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Azawad’s Facebook Warriors

The MNLA, Social Media, and the Malian Civil War


Michael Keen

In January 2012, the National Movement for the Liberation of Azawad (MNLA), a group dominated by members of the Tuareg ethnic group, launched a military uprising seeking the independence of Mali’s vast but sparsely populated north as the democratic, secular nation-state of Azawad.  Azawad’s Facebook Warriors tells the extraordinary story of a small group of social media activists who sought to broadcast the MNLA’s cause to the world. Azawad’s Facebook Warriors offers a groundbreaking new study of the MNLA’s use of social media through the original analysis of more than 8,000 pro-MNLA Facebook posts published over a four-year period and interviews with key architects of the MNLA’s media strategy. The book further places the MNLA’s social media activism in context through a nuanced treatment of northern Mali’s history and an unparalleled blow-by-blow account of the MNLA’s role in the Malian civil war from 2012 through 2015. More broadly, through the case study of the MNLA, the book argues that studying rebel social media communications, a field that has until now unfortunately received scant scholarly attention, will prove an increasingly important tool in understanding rebel groups in coming years and decades.
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Chapter 1: Repression, Rebellion, and Nationalism: Northern Mali/Azawad Through 2011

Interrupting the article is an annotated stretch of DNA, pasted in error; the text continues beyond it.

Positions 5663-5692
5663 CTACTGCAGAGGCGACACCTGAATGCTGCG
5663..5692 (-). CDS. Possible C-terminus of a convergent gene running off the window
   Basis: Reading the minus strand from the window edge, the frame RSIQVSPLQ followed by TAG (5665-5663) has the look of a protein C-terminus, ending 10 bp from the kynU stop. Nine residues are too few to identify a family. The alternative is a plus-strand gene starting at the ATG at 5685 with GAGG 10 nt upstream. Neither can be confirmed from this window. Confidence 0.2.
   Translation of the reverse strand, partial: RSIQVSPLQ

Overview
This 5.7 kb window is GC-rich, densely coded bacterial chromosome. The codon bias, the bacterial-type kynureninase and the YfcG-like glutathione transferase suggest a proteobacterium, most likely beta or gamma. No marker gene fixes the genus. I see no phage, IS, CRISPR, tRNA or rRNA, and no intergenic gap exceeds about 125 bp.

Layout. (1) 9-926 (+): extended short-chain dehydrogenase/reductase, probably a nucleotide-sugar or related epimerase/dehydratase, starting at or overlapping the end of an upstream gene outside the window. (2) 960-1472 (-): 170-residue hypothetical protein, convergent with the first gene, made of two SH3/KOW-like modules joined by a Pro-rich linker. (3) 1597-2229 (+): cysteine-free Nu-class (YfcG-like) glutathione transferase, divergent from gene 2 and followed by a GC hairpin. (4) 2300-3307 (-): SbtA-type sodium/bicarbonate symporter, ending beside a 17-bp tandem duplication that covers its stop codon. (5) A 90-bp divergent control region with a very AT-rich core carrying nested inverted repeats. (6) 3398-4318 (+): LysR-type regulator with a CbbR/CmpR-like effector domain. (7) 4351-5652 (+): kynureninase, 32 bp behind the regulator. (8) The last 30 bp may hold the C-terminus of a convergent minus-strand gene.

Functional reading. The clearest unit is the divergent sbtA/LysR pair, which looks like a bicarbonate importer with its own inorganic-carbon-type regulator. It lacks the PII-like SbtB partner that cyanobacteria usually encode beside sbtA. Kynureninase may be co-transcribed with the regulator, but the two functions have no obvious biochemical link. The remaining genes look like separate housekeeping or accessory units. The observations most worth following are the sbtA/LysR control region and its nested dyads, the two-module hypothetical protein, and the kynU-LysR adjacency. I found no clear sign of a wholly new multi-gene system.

We have behaved like madmen in Africa.

—French president Félix Faure, 18981

FÉLIX FAURE WAS REFERRING to a confrontation with British colonial forces in modern-day South Sudan that nearly brought France and Britain to war. However, that event was simply the culmination of years of an uncertain French colonial policy that saw French armies marching across the African interior with few clear orders and goals beyond obtaining combat experience for ambitious young officers at the expense of the people living in their paths.2 Nevertheless, the arrival of French armies in what is today northern Mali disrupted traditional society, organized and mobilized based on ethnic, tribal, and racial identities and classifications, and by the time France left Mali in 1960, a new mobilizing force had emerged: nationalism.

The rise of nationalism in Mali spawned new contentions, and over the course of the half-century between 1960 and the formation of the MNLA in late 2011, northern Mali experienced three serious uprisings against the Malian state. Each uprising was distinguished by the actors involved, the goals of the rebels, and the results of the rebellion. However, each, combined with two cataclysmic droughts, contributed to the development of a strain of northern Malian nationalism that sought the national independence of northern Mali in the name of all the peoples of the north, to be achieved by armed struggle against the Malian state in northern ←9 | 10→Mali. However, this strain of nationalism could neither eradicate nor...

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